Character Design is central for telling stories - you cannot tell a story without having objects or figures act in specific - characteristic - ways. It does not matter whether these ways of behaviour are in line with expectations, i.e. whether they are typical or even stereotypical or whether they differ from expectations. Not only figures themselves but also environments are important for constructing and communicating character traits or developments of figures in a narration. E.g. in some comics, backgrounds are designed specifically to express emotions and moods, in some plays, the stage design represents the figures' state of mind as well. A lot of comics do so, too, but comics are quite close to theatre plays, anyway.

For developing specific characters that are supposed to drive a story's development forward, it helps to understand and design them in relation to each other, the story's "figure constellation" - a standard in Hollywood-storytelling: let oppositions clash and the story is easily develeoped from there...

Models of environments and three dimensional sculptures (well, rough sculpting...) help enormously in fine-tuning figures and their individual details.

Interieurs need furniture: My favourite for models is Thorsten Lövgrens Kotte Toys - offering plywood-model kits of all kinds of chairs (and some other furniture) scaled 1:10 and 1:12 (see images above). Easy but also more difficult kits are available - and even models of the cow and horse from Björn Berg's illustrations of the Emil stories by Astrid Lindgren. And these can be used as skelleton for all kinds of animals and creatures. Used them on "my" Character Design-course at Malmö University, for example (see illustrations below). Note: cork-filling of forms to save on fimo and other bakeable modelling-mass is not recommended! It expands under heat and the figure's shell bursts...

Characters express their typical traits or personality, specific moods in body language, facial expressions, in clothing and accessories (tools, guns, baggage, etc.). The examples below indicate style in clothing and choice of seat, but most of all they prove the cork-issue mentioned above... In the following I am not going to write in detail about body language, mimics, clothing etc., but about different puppets I use for experiments in character design and - of course - puppetry. Of course, body language is one of the crucial tools in puppetry, so always keep in mind that the puppet in play is using some of the mentioned areas, indeed!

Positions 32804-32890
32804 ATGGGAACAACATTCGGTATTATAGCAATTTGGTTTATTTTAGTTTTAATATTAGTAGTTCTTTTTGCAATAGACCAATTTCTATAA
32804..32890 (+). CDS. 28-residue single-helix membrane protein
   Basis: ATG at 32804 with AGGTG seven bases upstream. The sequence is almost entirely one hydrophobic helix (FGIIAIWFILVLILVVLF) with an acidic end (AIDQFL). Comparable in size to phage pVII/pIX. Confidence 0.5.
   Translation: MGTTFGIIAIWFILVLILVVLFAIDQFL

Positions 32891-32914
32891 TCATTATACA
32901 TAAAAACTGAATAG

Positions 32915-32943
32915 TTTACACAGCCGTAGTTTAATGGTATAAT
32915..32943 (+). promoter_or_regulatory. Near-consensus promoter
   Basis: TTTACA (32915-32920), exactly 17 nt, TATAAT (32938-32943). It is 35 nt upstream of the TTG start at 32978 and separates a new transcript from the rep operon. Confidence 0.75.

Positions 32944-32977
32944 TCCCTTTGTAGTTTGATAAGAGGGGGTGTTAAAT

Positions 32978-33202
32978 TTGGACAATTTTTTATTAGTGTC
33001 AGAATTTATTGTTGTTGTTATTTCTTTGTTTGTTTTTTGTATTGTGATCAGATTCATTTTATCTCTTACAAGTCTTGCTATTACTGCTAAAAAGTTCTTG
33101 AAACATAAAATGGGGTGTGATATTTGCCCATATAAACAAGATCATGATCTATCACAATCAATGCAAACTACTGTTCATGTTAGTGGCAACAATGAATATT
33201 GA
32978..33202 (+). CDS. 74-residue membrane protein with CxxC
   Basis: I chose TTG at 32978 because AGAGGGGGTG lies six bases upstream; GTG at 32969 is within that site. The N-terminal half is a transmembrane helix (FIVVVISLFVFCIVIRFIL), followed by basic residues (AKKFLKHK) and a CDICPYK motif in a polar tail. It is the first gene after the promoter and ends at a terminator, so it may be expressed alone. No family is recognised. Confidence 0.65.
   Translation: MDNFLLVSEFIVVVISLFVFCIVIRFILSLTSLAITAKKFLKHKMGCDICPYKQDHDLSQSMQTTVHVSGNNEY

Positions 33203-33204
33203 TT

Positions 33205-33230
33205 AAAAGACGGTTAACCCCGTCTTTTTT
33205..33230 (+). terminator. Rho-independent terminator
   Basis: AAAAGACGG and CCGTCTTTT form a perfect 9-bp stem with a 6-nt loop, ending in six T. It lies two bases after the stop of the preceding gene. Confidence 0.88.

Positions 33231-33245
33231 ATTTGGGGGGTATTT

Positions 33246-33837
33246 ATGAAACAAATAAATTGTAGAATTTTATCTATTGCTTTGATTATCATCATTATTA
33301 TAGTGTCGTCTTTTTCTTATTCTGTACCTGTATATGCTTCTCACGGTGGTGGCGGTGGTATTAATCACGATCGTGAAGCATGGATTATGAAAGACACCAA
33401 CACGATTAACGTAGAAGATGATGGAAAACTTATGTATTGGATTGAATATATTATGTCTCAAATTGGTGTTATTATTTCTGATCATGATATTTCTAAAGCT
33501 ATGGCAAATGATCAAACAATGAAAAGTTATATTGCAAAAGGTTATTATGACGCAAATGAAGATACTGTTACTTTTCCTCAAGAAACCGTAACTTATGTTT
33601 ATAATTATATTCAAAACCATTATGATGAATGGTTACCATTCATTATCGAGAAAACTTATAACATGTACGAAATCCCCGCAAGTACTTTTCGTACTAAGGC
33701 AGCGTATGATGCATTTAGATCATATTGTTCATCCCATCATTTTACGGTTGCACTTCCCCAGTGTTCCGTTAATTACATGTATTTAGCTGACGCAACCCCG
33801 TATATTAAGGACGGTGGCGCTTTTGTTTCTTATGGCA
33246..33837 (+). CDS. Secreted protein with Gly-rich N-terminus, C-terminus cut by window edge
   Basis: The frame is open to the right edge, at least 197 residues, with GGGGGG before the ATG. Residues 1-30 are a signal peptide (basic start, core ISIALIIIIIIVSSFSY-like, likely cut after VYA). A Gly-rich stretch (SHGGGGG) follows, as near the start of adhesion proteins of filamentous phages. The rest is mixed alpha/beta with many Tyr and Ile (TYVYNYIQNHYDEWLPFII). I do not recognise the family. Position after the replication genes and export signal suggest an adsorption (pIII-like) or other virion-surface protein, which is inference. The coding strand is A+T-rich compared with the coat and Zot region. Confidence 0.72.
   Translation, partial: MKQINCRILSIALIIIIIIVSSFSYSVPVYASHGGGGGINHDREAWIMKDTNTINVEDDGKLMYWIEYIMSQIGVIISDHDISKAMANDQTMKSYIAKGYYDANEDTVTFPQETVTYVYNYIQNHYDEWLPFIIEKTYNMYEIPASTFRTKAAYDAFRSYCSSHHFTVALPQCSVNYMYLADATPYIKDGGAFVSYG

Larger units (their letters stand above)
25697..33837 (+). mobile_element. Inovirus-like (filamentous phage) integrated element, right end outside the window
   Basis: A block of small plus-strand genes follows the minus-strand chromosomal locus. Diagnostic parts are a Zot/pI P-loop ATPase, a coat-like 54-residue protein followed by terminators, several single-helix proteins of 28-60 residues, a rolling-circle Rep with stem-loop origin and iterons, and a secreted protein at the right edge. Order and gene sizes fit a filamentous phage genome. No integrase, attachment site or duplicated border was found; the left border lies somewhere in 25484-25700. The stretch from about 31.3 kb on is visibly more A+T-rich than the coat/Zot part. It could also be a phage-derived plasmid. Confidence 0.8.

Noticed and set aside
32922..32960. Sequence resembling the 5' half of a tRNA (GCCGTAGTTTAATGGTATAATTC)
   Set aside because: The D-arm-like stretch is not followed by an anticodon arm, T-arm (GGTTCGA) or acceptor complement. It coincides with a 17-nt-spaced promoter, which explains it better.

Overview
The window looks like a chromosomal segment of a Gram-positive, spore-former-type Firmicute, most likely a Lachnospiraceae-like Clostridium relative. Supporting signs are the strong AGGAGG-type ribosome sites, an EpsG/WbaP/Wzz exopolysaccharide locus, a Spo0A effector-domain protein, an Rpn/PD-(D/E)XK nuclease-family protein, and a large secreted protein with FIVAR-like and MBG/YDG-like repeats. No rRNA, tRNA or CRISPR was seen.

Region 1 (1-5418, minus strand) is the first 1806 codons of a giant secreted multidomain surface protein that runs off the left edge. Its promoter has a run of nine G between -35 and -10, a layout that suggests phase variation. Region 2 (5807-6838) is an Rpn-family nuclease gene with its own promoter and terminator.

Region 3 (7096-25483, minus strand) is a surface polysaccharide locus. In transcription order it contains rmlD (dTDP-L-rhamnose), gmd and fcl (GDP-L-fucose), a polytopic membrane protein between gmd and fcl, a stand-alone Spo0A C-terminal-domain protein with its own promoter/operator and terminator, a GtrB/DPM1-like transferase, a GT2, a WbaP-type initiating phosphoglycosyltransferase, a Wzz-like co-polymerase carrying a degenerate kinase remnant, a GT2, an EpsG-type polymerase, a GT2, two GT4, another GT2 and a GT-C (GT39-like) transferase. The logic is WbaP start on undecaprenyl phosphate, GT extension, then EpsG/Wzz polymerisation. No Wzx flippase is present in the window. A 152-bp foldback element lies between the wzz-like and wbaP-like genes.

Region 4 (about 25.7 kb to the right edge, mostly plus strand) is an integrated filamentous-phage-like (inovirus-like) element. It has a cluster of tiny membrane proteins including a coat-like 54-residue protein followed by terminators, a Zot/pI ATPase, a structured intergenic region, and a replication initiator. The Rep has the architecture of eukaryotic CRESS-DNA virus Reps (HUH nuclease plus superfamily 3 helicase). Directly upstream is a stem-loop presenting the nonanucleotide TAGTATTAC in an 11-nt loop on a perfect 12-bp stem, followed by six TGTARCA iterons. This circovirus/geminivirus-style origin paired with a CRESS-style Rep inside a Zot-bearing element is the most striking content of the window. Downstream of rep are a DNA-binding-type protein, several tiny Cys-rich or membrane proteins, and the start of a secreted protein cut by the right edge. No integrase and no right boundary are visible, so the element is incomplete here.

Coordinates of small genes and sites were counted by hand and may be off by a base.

The following example of a glove-puppet is a neutral head, which can be individualised by adding different noses, eyes, or hair. These are held in place with double-faced tape or safety pins. When a specific figure is fully developed, the features could be glued to secure them in place, but the head would lose its adaptability, of course.

All rather typical figures, those in the above. With animals we refer to types much more freely, presumably as we know these types from all those fables. They tend to lack individuality - and it is quite difficult to give individuality to an animal, if you try to design it kind of true to nature (oh, well...). The strength of these figures is their typicality, you can use them for great conversations, when you want to reduce complexity of explanations, for example. And: of course you can create individuality in the way you play them...

The following hand-puppet on the left is supposed to look like a Greylag goose (Anser anser) in natural size. I am quite fond of some of the bird-puppets that are for sale, but my hands are too large to play them well, so I had to sew my own. Mine originally had a opening in the belly, but is difficult to play through that one, so I opened it up at the breast. This restricts the usability of the puppet, it now needs to be played as if sitting or nesting, but the neck and beak are controlled better this way. The puppet on the right is a badger, made from a painted Brämhults juice-bottle. It is a simple design, too: the bottom cut out, a piece of wood screwed in as a handle to the head and the body hotglued onto the bottle's sides (image in center).